Wednesday, March 17, 2010

The Best Intentions

Submitted by Jessica
About Jessica:
I challenge everything. It is important to me that I understand why I do what I do and I'll challenge everyone else too because that is how I learn. Christ-follower, student, teacher, artist, musician, mother of 5, wife, daughter, friend, home-schooler, doula, home-birther, knitter, abuse survivor, advocate of women, children, families and peace, I value relationships more than anything in this life. I know I don't have all the answers and I'm willing to listen, I don't argue for the sake of arguing or to win but I am passionate and opinionated while being open to change. Wrap all that up and then some and serve it with a cup of coffee, a glass of wine and some chocolate and that's a little bit of who I am.

I don’t think she meant to hurt us. It never was as sinister as that. Though I can’t be sure, I expect that she berated herself every time it happened, she loathed that she would loose control and I wouldn’t be surprised if she promised herself that next time, next time it would be different. Sometimes it was. Often it wasn’t. While I can’t say that my mom was a victim of the spankings she doled out on us kids, I do believe she was a victim and trapped by a combination of her past experience with an abusive father, others telling her spanking was right, a desire to “raise us right,” being burnt out, and simply not knowing what else to do. These factors all merged to create a version of herself that I grew to fear and eventually, despise. But I don’t believe it was intentional.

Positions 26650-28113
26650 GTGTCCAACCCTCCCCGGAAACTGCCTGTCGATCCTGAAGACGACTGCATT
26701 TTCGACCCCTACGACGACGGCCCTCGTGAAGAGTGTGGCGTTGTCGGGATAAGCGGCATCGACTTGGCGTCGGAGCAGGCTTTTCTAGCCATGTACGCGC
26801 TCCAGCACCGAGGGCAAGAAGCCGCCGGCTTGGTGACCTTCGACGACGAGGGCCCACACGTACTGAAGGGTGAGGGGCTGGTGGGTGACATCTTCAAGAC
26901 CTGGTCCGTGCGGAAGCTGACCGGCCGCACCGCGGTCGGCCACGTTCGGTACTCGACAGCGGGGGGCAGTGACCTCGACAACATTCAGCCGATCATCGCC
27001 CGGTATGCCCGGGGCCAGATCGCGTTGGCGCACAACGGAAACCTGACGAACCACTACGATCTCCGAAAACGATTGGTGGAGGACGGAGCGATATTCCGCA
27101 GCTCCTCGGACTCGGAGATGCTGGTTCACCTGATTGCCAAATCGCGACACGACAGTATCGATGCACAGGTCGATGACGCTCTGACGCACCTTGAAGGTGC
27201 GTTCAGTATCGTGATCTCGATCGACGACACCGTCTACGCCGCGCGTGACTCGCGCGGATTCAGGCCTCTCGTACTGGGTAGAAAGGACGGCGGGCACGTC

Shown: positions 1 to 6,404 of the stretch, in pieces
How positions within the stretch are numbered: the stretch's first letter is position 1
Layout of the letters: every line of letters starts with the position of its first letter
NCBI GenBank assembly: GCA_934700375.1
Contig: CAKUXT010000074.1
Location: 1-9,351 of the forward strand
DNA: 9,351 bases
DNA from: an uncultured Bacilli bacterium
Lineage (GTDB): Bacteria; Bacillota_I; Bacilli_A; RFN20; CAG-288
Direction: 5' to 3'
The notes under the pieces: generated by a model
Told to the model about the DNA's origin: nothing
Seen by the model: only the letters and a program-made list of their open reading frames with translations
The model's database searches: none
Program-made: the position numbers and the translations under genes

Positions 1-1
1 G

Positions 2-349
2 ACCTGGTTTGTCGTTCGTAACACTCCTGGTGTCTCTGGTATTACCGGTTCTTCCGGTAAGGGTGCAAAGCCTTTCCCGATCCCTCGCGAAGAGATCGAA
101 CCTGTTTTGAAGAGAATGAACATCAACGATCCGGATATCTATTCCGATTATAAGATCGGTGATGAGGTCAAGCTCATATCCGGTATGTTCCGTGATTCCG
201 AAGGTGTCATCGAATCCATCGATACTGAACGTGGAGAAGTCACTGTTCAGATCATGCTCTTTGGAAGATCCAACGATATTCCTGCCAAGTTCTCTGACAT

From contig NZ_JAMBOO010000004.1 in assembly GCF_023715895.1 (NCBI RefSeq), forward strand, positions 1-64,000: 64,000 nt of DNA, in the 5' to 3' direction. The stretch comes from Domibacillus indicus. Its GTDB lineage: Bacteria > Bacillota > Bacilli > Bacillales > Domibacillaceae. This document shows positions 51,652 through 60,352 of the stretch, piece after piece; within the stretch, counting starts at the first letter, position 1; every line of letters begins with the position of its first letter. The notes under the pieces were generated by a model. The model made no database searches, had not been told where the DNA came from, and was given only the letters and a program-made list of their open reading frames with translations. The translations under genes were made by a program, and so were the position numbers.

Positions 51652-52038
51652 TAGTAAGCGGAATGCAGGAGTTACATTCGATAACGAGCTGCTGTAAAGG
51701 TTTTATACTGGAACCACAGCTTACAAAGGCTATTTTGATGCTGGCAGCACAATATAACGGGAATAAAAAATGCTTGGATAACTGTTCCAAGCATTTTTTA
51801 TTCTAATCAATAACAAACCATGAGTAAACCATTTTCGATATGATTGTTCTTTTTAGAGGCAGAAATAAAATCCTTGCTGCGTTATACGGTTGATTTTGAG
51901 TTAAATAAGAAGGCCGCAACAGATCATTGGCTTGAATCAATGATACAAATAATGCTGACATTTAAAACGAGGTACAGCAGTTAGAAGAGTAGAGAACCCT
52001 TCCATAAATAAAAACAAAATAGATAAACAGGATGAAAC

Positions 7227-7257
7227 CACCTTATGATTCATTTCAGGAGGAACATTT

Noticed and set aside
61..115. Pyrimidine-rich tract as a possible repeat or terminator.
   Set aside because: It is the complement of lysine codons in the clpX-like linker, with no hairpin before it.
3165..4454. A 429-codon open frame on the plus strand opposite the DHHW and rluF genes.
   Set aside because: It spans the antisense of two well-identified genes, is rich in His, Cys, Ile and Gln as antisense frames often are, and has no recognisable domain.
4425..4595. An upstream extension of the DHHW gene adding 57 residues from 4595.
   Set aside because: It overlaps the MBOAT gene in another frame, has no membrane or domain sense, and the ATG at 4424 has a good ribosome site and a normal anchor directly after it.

The early years have long since left my memory. Vague impressions of me running around in Wonder Woman Underoos with a towel tied as a cape as I skated across hard-wood floors in socks and using left-over frosting and my mom’s cake decorating tips to create colorful designs on Tupperware lids to be eaten later as bits of candy are about all I remember from before 1st grade. Like most mothers and fathers, my parents wanted the best for their children. They didn’t have the greatest childhoods themselves but they set about doing what they could to give us more than that. So I have no idea when it became more than “just” spankings. No idea when my mom started loosing control and the punishments would get out of hand but I do remember there being a gradual shift before my parents made a monumental decision about discipline. I can’t tell you how I felt about it before, if there really was a before. If I ever was able to differentiate between “discipline” and “abuse” and if I felt any different about them. What I do have are memories of feelings. I know I hated spankings. I know I would lie to avoid them. I remember being afraid. Mostly I remember being humiliated, shame that cut me deeply. I don’t remember the sting of getting hit or if it left a mark. The only real memory I do have from a spanking from when I was young, maybe 5, isn’t much of a memory of the actual one or two hits on my rear or of what I did but of hiding in my play kitchen set by the closet of the room my sister and I shared. In my memory I was sitting on the floor, holding my knees, crying and saying over and over again “I hate you.” Oddly enough, I don’t know who I was talking to, my mother or myself.